Automation Platforms

Sales is a stepwise process that can be automated

Like many disciplines, a lot of the day to day tasks of the selling process do not require much value adding thought.  Over 50% of sales activities are largely functions that could be automated – administration, gathering data, recording it in systems, tracking progress, recording phone calls – and given that salesmen are fundamentally indisciplined and prefer to act in a way that feels unconstrained by systems, it is likely that a sales organisation could gain much in process efficiency by applying artificial intelligence to processes do the things that the salesmen don’t like doing anyway, and letting them concentrate on developing a sales strategy.

It is widely understood that over 70% of the buying cycle is complete long before a prospective customer actually picks up the phone to discuss product availability, pricing or delivery, or come close to placing an order.  Much of that time is spent in product research that could easily become an automated process.  This partly sits behind the drive for Marketing Automation Platforms (MAP).  When the buyer is doing 70% of ‘the work’ before making contact, what is it that you expect sales reps to do?

Buyers don’t like being ‘sold to’

It’s a fundamental truism that people don’t like salesmen, or rather that they don’t like to feel pressured into buying something when they are not ready, that may be inappropriate to their needs, for too high a price, when what they really mean is that they want to retain control of the process and buy when they are good and ready.  So arguably, it makes for an easier selling process to give buyers what they want – and you will gain the benefit in both increased sales revenues and a more consistent, cheaper selling process.

For these reasons, most of the leading CRM and MAP vendors are now investing in Artificial Intelligence technologies to sit within their applications, which they expect to revolutionise the industry.  The main purpose is to harvest customer data through the interactions they make, applying algorithms and cognitive insights to assess sales strategies to sell with less human effort, concentrated on closing of high-end, value adding sales.

E-commerce does not require human intervention

However, for commodity type unassisted selling through e-commerce, the salesman consultant of complex high-end sales or solution selling is arguably not required.  When was the last time you interacted with a sales rep when buying something from Amazon?  Amazon buyers do not expect to interact with a person, and Amazon has put a great deal of effort into features and functions of the platform to provide all the information that would previously have been entrusted to a sales assistant.  It is littered with Seasonal Sales, Best Sellers, Related Items, Reviews, Recently Viewed Items, but you never see even so much as a LiveChat function.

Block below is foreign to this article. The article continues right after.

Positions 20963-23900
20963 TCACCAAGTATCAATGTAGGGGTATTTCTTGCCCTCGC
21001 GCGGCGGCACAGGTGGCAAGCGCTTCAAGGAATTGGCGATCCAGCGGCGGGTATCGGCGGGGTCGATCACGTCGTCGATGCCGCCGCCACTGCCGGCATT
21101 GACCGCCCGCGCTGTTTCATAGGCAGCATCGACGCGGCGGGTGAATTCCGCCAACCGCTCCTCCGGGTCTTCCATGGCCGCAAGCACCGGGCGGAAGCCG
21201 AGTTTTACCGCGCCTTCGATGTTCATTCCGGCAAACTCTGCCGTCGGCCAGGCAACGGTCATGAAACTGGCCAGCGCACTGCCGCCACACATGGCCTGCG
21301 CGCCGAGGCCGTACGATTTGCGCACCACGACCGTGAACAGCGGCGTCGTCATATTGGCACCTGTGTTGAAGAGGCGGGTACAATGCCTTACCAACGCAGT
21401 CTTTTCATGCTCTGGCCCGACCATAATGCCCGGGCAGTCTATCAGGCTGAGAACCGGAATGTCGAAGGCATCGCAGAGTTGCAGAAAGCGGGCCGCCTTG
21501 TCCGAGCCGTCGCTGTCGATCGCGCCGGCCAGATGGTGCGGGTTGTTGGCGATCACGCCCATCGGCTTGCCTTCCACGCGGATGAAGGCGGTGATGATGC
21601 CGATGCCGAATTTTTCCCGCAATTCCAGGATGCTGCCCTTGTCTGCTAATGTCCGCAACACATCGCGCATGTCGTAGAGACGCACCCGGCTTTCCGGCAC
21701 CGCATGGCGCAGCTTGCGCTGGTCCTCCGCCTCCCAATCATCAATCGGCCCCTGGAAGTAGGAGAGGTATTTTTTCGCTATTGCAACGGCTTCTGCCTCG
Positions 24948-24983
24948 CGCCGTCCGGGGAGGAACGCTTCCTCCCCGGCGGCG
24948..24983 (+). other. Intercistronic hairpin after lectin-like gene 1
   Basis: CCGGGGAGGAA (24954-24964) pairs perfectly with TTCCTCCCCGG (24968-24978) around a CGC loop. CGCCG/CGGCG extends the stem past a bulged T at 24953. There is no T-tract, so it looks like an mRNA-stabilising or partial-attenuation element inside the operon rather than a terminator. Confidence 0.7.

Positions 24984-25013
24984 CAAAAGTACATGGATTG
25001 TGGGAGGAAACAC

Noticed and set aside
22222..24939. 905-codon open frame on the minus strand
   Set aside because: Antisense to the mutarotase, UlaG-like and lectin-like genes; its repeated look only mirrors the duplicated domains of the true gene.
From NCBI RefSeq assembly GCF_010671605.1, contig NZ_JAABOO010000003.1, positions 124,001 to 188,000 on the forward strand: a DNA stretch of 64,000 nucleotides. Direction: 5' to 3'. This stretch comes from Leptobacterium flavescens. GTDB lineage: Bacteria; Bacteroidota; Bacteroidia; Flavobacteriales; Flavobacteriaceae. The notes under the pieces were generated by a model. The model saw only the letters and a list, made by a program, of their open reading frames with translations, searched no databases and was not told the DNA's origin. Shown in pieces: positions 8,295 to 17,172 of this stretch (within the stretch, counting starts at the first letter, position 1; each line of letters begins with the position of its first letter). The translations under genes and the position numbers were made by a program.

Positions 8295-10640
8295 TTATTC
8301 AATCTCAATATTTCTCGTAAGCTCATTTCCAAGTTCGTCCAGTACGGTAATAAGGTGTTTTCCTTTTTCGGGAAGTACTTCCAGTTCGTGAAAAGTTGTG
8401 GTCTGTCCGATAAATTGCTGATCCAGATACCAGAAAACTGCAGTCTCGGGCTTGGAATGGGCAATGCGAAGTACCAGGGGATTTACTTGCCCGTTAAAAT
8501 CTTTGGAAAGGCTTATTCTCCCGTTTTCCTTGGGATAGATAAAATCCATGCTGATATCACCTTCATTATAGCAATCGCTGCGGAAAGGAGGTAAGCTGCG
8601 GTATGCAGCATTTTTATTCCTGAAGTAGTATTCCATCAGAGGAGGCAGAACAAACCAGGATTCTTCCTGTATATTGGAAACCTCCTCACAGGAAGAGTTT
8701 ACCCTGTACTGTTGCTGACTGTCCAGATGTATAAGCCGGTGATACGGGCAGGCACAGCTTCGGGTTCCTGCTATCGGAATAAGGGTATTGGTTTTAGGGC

For e-commerce platforms, it is easy to think that automated Artificial Intelligence based processes can deliver a strong ROI through a combination of higher sales revenues for lower underlying cost than a human sales team spending too much valuable time on high volume, low value sales transactions, and the appeal of a cognitive engagement approach using software robots in various forms is strong.  This can ensure that a degree of discipline is applied to the what is an unassisted selling process to ensure that opportunities for cross or up-selling on commodity items are less likely to be missed, and can do so without the costs of support staff in selling functions.  AI can become automated into other Customer interventions through advertising, email / SMS and social interactions that might be extremely time-consuming for a sales rep to track.

It depends on what you are selling

The degree of human intervention in the selling process inevitably depends on what it is that you are selling.  For e-commerce, where the business objective is often to maximise unassisted selling through price-driven competition, it might be prohibitively expensive to support the process through expensive human interventions, when the vast majority of sales can be made simply by providing the customer with all the information and allowing them to buy online as easily as possible.

Where the sale is more complex, where premium pricing of value-based sales is driven by a competitive strategy that relies on human intervention to demonstrate business differentiation, it’s a different kettle of fish.  That said, there is no reason why your expensive sales resource should be occupied on 50% of non-value adding activities that you might not apply some artificial intelligence to help them, in Marketing Automation platforms or CRM systems.

In summary

Perhaps it’s time to extend the old adage from ‘people buy from people’ – they do, unless buyers are robots who don’t mind buying from robots!  Either way, the robots are here and the best strategy will be not try to outperform the machine, but to make the machine help the salesperson perform.   Let the machine mine the data and salesperson close the deal.


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